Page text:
Grammy Award

For the classical music award presented by Gramophone magazine, see Gramophone Award.
Grammy Awards
59th Annual Grammy Awards
Ted Jensen's 2002 Grammy.jpg
Awarded for Outstanding achievements in the music industry
Country United States
Presented by The Recording Academy
First awarded May 4, 1959; 57 years ago (1959-05-04) (as Gramophone Award)
Official website grammy.com
Television/Radio coverage
Network NBC (1959–1970)
ABC (1971–1972)
CBS (1973–present)
Most recent Grammy Award winners
2015 ←
15 February 2016 →  2017
  Taylor Swift May 2015 cropped and retouched.jpg Mark Ronson and Jennifer Su, 2011 (cropped).jpg Bruno Mars portrait.jpg
Award Album of the Year Record of the Year Record of the Year
Winner Taylor Swift
( 1989)
Mark Ronson
(" Uptown Funk")
Bruno Mars
(" Uptown Funk")
  Ed Sheeran 2013.jpg Meghan Trainor in April 2015 (cropped).jpg
Award Song of the Year Best New Artist
Winner Ed Sheeran
(" Thinking Out Loud")
Meghan Trainor

Previous Record of the Year

" Stay with Me"

Record of the Year

" Uptown Funk"

A Grammy Award (originally called Gramophone Award), or Grammy, is an honor awarded by The Recording Academy to recognize outstanding achievement in the mainly English-language music industry. The annual presentation ceremony features performances by prominent artists, and the presentation of those awards that have a more popular interest. It shares recognition of the music industry as that of the other performance awards such as the Emmy Awards (television), the Tony Awards (stage performance), and the Academy Awards (motion pictures).

The first Grammy Awards ceremony was held on May 4, 1959, to honor the musical accomplishments by performers for the year 1958. Following the 2011 ceremony, The Academy overhauled many Grammy Award categories for 2012. The 58th Grammy Awards were held on February 15, 2016, at the Staples Center in Los Angeles.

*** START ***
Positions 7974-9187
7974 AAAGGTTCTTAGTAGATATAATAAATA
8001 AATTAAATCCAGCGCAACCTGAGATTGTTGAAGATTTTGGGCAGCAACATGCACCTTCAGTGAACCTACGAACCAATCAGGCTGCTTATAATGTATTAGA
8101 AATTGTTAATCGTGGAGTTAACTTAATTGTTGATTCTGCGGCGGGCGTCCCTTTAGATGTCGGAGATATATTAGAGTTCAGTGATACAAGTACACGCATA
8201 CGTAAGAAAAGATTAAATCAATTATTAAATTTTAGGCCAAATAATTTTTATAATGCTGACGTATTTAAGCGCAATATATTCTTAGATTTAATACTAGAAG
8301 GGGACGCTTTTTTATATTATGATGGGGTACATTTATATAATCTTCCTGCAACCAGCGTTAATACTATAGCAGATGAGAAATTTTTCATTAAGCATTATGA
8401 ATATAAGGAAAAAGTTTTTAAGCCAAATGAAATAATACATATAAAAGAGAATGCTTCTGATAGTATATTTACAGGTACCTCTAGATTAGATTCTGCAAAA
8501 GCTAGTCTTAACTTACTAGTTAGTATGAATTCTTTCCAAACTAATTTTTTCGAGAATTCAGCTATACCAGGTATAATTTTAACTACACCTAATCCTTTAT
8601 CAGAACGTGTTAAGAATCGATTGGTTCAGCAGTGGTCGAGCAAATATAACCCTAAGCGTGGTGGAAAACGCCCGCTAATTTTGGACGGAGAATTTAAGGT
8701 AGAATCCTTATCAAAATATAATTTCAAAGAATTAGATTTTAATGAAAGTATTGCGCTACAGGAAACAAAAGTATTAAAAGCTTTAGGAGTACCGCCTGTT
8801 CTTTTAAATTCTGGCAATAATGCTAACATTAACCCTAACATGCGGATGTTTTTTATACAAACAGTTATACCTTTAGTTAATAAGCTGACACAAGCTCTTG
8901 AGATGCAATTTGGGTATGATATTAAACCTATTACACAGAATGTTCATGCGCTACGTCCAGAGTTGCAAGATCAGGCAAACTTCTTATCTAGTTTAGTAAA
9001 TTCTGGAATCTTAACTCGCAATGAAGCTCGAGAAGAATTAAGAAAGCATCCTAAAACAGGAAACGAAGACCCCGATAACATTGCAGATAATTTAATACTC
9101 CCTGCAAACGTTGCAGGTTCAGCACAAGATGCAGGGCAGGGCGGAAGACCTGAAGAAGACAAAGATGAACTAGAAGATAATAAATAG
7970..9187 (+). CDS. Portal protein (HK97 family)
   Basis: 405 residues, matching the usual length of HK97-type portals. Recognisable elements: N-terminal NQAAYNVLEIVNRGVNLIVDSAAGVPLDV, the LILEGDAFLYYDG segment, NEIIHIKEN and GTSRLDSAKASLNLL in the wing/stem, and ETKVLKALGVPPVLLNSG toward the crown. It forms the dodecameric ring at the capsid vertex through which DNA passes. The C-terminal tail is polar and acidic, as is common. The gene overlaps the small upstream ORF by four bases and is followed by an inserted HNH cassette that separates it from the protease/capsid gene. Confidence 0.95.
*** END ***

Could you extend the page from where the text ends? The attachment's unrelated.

History

The Grammys had their origin in the Hollywood Walk of Fame project in the 1950s. [1] [2] As the recording executives chosen for the Walk of Fame committee worked at compiling a list of important recording industry people who might qualify for a Walk of Fame star, they realized there were many more people who were leaders in their business who would never earn a star on Hollywood Boulevard. The music executives decided to rectify this by creating an award given by their industry similar to the Oscars and the Emmys. This was the beginning of the National Academy of Recording Arts and Sciences. After it was decided to create such an award, there was still a question of what to call it; one working title was the Eddie, to honor the inventor of the phonograph, Thomas Edison. They finally settled on using the name of the invention of Emile Berliner, the gramophone, for the awards, which were first given for the year 1958. [3] [4] [5]

The first award ceremony was held simultaneously in two locations on May 4, 1959 - Beverly Hilton Hotel in Beverly Hills California, and Park Sheraton Hotel in New York City, [6] and 28 Grammys were awarded. The number of awards given grew and fluctuated over the years with categories added and removed, at one time reaching over 100. [7] The second Grammy Awards, also held in 1959, was the first ceremony to be televised, [8] but the ceremony was not aired live until the 13th Annual Grammy Awards in 1971. [9]